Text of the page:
I'm rather certain this has been asked before and I merely couldn't find the discussion.

Without getting into too much background, I'm a newlywed. The husband and I have one of those stories that are either sweet or foolish and filled with more love than logic. Either way, he's always been a stalwart Lutheran and I've always been an immovable atheist. This all worked out fine partially because he had massive issues with the church itself and thus never went.

He's recently started going.

I tried to explain to him, before we started dating, while we were engaged and before we married (including the day of our marriage itself) that religion is more of a polarizing factor in a relationship than he realizes. I've been an atheist in Texas the entire time I've been an atheist. I've lost friends because of it, had my vehicle vandalized and have a few members of my family that aren't speaking to me. All these people, while they may not have been "good Christians" considered themselves "good Christians". Religion was one of the reasons my last relationship didn't work. 

I'm more than a little concerned about the future of the marriage and don't quite know how to dig up the old corpses of ignored arguments. I'm rather certain approaching him and voicing my concerns will get his attention but he gets so **** vehement about his religion that it's almost like talking to a different person. I'm also rather certain that I could, with enough expression of my fears that his religion would drive a wedge between us, could get him to cease going to church entirely but his delusions give him nearly as much comfort as they give me fear and I don't want to be that person.

Any advice? Besides "leave while it's an annulment and not a divorce."?

I'd also appreciate advice for how to say, "I think it's great that you've decided you want children after we initially bonded over the fact that neither of us want kids and I'd be more than willing to give you children but this uterus only makes atheists and I don't want to argue with you for 18 years." but that can be put off for several more years.

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Few atheists would have a problem with a religious spouse, but it's not a two-way street. If your theistic spouse can't accept your atheism, there's little that can be done. Of course, an effort should be made to come to an accommodation but, if the theist is unable to accept an equitable compromise, a divorce may be the best solution. ...and sooner, rather than later. Nothing is gained by prolonging the agony.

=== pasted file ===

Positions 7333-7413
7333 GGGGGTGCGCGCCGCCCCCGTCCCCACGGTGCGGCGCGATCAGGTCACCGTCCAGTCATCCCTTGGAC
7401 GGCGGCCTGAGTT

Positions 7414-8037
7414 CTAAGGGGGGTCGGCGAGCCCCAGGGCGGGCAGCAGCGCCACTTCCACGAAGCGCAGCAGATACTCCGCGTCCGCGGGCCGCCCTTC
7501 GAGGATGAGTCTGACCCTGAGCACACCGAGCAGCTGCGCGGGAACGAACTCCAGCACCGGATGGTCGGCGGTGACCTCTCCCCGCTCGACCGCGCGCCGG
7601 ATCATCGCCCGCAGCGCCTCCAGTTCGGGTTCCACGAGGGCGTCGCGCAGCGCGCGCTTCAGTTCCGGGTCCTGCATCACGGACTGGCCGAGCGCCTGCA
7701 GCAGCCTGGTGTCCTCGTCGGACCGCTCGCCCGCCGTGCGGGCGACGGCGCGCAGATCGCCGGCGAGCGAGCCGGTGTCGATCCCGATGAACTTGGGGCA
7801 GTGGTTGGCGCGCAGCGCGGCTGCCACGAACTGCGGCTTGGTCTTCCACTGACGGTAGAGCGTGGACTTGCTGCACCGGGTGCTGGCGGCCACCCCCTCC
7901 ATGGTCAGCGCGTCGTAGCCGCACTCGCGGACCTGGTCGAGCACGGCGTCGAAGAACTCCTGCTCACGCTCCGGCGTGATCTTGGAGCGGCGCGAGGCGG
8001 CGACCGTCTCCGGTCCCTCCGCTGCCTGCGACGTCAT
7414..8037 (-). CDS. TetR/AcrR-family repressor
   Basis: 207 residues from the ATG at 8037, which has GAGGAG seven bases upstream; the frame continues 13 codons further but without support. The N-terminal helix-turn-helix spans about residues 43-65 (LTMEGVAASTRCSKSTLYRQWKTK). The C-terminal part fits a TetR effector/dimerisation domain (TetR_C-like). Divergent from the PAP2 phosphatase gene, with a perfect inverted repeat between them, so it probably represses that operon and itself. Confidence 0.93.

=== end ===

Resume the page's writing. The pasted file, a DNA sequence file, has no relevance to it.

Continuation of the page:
The reality is it isn't always your obvious similarities that actually matter, but rather how skillfully you are able to manage your differences.

"The reality is it isn't always your obvious similarities that actually matter, but rather how skillfully you are able to manage your differences." is possibly one of the most beautiful things I've ever read. I don't think either one of us is contemplating the divorce route at this point. I would honestly rather find a nice non-Christian marriage counselor to help us sort through issues before we went that route. 

Agreed few atheist will have problems. However the religious will have major problems with atheist. You don't have to talk about religion or even engage in religious activities while being married. If you leave the issue, there won't be any problems. However, religious people tend to love betraying people. It is in their nature for some unknown reason. is it the heartache they cause that makes them happy, or the tears they cause? I don't know. what the church leader says -they will do. No questions asked . That includes maybe punching you in the face if that came to be..

If you plan to have children, or maybe an "accident" might happen. Your marriage will likely go down the drain due neither side not compromising.

My advice is stop talking about your differences and start sharing your similarities. Think about why you married this guy in the first place.  I would imagine it wasn't the devotion to Yahweh.   Advice number 2: The best way to solve the problem is to leave before it starts.  yup..divorce!

"what the church leader says -they will do" I have expressed that sentiment to him on multiple occasions and he constantly negates it while starting sentences with, "My pastor said..." it's funny in 80% of scenarios. I'm honestly contemplating a third party mediator at this point, preferably one that isn't either of our faiths, not because I don't want an atheist counselor but because I don't want a Christian one. 

You should go with a buddhist mediator then!

I sympathise with your plight. I too have a devout christian spouse. Being male it is somewhat different to your situation. I have never lost any friends though over my atheism.

You do however have to make it clear that you WILL do everything in your power to raise non believing children and that the decision is theirs and solely theirs to make about personal beliefs when they are old enough to decide for themselves.

I have a son to my spouse who will be 11 in a couple of months. I have and continue to tell him that they are just stories and that he can read many other OLD stories in many other books. Some of which ARE actually true. I continually BUTT in on family who tell him that he should be going to church and that GOD is watching him...BAHH nonsense. I've told him to keep an open mind and that those beliefs are only there because people refuse to let go of their imaginary friends,and this only came about as a way to implement LAWS and control the ever growing population.